David Pedreira’s Gunpowder Moon is an engaging tale from page one, a small close knit crew of misfits struggle to survive in the hostile environment of an American lunar mining facility. When one of his own is killed, Dechert must unravel the mystery surrounding the moon’s first murder.
Snappy dialog and an interesting, albeit small, cast make these confined spaces and eerie landscapes come to life. Pedreira weaves poetry and reverence into his descriptions of the wasteland of Luna and of the cozy confines of the outpost they call home. Earth is nearly a foreign concept to the miners of this base, their way of life is so disconnected from the terrestrial politics that come to plague them.
At it’s heart Gunpowder Moon reminds us that in space borders disappear and humanity should know no distinctions by creed or political party. It challenges the efficacy and propriety of terrestrial conflict in spacefaring life, when survival is on the line and often depends on cooperation.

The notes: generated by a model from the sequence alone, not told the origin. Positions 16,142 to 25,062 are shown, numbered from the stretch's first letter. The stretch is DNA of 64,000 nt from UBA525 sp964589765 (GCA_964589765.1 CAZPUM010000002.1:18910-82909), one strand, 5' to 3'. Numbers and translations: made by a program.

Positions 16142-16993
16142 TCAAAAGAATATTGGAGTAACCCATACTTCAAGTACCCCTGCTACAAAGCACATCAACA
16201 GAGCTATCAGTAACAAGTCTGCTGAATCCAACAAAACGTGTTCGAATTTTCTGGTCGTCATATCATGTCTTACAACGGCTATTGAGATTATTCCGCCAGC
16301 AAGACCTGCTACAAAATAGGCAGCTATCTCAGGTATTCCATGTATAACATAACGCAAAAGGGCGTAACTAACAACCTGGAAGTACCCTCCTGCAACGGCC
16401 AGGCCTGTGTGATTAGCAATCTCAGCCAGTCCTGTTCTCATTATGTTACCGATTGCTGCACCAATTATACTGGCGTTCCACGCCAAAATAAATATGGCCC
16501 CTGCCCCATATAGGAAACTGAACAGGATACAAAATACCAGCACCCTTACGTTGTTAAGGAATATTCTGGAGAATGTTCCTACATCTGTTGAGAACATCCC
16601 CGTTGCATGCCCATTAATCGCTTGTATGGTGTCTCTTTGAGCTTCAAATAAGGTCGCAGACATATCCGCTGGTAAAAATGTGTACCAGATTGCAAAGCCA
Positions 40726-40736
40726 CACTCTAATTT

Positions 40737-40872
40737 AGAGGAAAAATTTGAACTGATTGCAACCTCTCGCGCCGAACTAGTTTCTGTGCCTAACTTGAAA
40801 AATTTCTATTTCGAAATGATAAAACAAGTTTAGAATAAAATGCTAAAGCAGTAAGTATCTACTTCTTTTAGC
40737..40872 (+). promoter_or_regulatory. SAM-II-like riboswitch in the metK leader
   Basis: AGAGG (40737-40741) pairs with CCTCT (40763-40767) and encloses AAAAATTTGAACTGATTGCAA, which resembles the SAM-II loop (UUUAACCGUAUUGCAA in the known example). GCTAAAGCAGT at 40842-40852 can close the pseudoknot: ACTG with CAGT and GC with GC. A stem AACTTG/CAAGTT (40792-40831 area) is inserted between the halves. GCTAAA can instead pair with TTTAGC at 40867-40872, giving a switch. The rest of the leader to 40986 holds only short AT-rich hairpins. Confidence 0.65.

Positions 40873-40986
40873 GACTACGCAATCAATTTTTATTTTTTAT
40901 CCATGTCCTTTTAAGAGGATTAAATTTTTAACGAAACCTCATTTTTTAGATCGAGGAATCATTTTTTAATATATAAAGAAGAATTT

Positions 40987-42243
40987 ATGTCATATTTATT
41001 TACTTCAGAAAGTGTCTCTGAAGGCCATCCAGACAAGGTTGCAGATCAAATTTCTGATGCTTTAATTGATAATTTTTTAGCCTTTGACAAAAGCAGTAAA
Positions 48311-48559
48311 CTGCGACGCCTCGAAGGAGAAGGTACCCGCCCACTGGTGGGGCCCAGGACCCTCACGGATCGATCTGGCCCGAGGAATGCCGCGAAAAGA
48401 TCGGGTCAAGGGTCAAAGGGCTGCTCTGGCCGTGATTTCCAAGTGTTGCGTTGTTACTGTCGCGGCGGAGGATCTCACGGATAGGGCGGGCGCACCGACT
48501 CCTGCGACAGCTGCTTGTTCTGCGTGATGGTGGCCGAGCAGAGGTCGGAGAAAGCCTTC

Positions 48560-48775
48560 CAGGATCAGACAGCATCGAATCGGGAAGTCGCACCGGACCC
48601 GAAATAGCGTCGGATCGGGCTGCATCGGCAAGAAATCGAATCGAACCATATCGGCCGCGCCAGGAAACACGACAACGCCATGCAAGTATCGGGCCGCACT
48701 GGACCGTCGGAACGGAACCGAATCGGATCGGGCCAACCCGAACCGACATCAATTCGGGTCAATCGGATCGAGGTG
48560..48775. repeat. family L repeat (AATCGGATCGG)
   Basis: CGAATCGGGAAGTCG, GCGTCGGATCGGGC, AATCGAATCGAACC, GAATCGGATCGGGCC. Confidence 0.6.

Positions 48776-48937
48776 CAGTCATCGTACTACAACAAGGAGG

This taut sci-fi thriller makes us wonder whether human beings will be able to shed our petty border disputes and land grab mentality in order to press out into the universe. Gunpowder Moon will pull you face first into the struggle for survival on the moon.